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COMM 201 - Interpersonal Communication, Webb: Evaluating Sources

Information and resources to assist student with 201 Communications coursework

Methods of Evaluation

Website Evaluation: PATS

Guidelines for evaluating websites:


  • Why was this source created? 
  • What audience was it created for?
  • Is it scholarly or popular? Does this matter?


  • Who is the author? A person? A corporation?
  • What are the author's qualifications for writing on this subject?


  •  Is there a date?
  •  When was the content last updated?


  • Does it give too much or too little information?
  • How specific is the information provided?

Characteristics of a Scholarly Article

--Have a serious appearance.  The words "Journal," "Transactions," "Proceedings," or "Quarterly," may appear in the title.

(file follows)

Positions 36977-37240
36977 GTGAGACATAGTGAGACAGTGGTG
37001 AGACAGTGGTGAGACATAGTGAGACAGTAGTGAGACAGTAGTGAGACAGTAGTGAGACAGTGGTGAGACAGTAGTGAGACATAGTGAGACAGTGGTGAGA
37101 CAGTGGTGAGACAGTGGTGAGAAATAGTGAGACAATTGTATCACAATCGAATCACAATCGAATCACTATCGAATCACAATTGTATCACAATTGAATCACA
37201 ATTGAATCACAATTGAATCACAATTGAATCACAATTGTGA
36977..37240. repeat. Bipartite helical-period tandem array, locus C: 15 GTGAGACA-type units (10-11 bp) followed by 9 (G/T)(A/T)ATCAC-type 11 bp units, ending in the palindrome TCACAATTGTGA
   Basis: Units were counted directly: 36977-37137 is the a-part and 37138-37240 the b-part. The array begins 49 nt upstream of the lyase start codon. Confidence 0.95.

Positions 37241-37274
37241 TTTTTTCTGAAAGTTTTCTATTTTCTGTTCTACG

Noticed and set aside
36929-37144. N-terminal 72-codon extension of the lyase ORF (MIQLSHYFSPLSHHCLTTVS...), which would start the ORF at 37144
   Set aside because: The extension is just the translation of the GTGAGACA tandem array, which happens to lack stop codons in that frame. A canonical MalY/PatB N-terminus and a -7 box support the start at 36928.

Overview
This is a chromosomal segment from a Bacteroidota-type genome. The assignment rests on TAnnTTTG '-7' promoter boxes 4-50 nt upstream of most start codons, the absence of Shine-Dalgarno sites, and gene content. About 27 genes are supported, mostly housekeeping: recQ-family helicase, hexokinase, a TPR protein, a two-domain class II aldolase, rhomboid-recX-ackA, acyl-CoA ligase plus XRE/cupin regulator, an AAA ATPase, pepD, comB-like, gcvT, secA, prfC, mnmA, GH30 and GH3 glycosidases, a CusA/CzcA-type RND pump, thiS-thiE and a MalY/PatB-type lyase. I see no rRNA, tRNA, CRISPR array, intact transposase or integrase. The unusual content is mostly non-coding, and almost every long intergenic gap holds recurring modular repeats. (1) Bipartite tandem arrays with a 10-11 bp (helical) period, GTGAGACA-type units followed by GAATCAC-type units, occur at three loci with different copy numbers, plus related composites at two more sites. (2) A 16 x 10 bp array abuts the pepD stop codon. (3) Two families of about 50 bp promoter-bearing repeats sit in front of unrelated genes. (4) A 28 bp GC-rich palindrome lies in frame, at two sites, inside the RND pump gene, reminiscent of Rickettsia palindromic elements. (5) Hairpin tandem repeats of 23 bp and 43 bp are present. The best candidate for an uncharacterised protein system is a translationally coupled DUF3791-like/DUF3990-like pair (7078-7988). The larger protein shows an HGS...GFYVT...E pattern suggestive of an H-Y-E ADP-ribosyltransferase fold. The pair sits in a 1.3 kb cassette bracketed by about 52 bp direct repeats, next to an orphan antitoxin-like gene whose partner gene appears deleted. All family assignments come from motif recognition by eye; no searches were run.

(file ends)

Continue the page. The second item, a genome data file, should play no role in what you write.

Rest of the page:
--Written for professors, students or researchers. 

--Authors are experts in their field

--Uses an academic writing style.

--Articles are reviewed by a board of experts or "peer reviewed."

--Follows a format: abstract, literature review, methodology, results, and a conclusion.

--Always includes references and citations

--May include tables, graphs or illustrations to support research.

--Published by professional organization, university or commercial enterprise

--Little or no advertising.


Partially adapted from  Characteristics of Scholarly Journals, Trade Journals and Popular Magazines

Tips for Evaluating Sources

Tips for Evaluating Resources

--Determine what type of source i.e.: book, journal, website

--Remember .gov sources are unbiased unless they are presenting a political perspective or ideology ( or

--Sites which are for commercial or corporate entities should be regarded with suspicion

--Watch for fake news or satire sites (if you are not familiar with a website look for the "About" page or FAQs)\

--Determine who is sponsoring or creating the site. If authorship cannot be determined move on to another source.